Lewis E. Workman
Widely respected as a stratigrapher, teacher, and writer, Lewis Workman's career in the United States and Canada spanned more than 60 years. Born in Ohio, he received a B.A. from Ohio Wesleyan in 1921. He taught high school in Leavittsburg, Ohio, before attending the University of Chicago where he obtained an M.S. degree in geology in 1925. That same year, Workman married Salome Wallace and joined the Illinois State Geological Survey as Head of the Subsurface Geology Section.
The Subsurface Geology Section was organized in 1926 by M.M. Leighton, who noted in 1931 that L.E. Workman was the first person at the Survey to devote full time to subsurface geology. Commenting on Workman's study of subsurface samples, Leighton wrote that it had led to "greater economy and efficiency in securing groundwater supplies, in drilling, in proper casing of wells, in correcting or preventing pollution, in determining oil and gas structures, and in ascertaining the mineral resources of the formations." New geological employees at the Survey were given special training by Workman in the study of well cutting samples. He tutored more than a thousand individuals.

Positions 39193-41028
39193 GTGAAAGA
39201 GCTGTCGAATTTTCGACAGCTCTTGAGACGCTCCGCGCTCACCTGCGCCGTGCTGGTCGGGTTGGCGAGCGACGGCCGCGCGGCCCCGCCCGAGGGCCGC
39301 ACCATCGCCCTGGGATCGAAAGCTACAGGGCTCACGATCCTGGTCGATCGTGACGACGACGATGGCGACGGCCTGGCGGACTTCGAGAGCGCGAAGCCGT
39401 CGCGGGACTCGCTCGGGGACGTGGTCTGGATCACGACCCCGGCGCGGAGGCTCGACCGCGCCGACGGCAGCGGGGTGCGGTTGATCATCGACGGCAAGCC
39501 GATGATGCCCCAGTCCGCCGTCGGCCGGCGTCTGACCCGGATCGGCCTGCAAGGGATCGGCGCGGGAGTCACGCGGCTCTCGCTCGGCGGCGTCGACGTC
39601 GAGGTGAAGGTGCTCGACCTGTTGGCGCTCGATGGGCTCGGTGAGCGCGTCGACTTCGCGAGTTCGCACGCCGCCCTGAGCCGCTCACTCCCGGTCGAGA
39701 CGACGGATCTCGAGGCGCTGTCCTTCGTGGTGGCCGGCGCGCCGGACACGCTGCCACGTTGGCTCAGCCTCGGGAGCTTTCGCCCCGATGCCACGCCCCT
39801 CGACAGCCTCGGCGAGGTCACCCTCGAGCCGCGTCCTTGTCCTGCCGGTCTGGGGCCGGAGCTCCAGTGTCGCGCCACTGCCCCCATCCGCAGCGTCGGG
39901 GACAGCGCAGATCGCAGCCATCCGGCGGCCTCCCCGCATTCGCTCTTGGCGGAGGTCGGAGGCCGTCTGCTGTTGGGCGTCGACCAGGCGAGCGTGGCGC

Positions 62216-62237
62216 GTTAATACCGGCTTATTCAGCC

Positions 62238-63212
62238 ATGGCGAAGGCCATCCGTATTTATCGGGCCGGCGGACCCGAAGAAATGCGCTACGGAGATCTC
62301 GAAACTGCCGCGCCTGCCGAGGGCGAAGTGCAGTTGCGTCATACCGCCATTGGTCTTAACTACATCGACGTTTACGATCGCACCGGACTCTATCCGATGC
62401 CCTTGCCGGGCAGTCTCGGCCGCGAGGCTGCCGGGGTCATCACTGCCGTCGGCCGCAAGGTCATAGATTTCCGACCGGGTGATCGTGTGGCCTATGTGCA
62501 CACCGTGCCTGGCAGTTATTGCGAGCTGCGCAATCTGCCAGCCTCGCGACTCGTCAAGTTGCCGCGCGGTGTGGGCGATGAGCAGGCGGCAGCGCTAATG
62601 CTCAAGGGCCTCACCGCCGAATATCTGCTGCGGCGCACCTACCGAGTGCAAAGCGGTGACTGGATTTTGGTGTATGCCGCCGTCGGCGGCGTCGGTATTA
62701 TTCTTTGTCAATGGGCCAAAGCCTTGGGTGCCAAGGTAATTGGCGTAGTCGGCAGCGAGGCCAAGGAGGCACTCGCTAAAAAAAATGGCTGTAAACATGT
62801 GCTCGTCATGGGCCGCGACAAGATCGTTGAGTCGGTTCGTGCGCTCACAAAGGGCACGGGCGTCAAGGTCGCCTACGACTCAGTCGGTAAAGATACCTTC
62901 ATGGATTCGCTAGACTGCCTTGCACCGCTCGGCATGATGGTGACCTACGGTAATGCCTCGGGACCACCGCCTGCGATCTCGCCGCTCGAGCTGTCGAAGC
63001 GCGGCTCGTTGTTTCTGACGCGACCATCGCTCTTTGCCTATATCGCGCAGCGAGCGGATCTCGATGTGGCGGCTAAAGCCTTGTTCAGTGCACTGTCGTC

As a researcher, Workman authored Subsurface Geology of the Devonian System in Illinois, Deep Drilling and Deeper Oil Possibilities in Illinois, and Subsurface Stratigraphy of the Kinderhook Series in Illinois. All of these were fundamental studies. He also published a number of cross sections and maps depicting subsurface geology. Workman was active elsewhere, too. As Service Secretary of the Illinois Water Well Drillers Association he founded and published the Illinois Water Well Journal, which eventually became the National Drillers Journal with worldwide circulation.
In 1951, Workman moved to western Canada where he was the principal geologist for the Canadian Stratigraphic Service. There he lived out his long, productive life.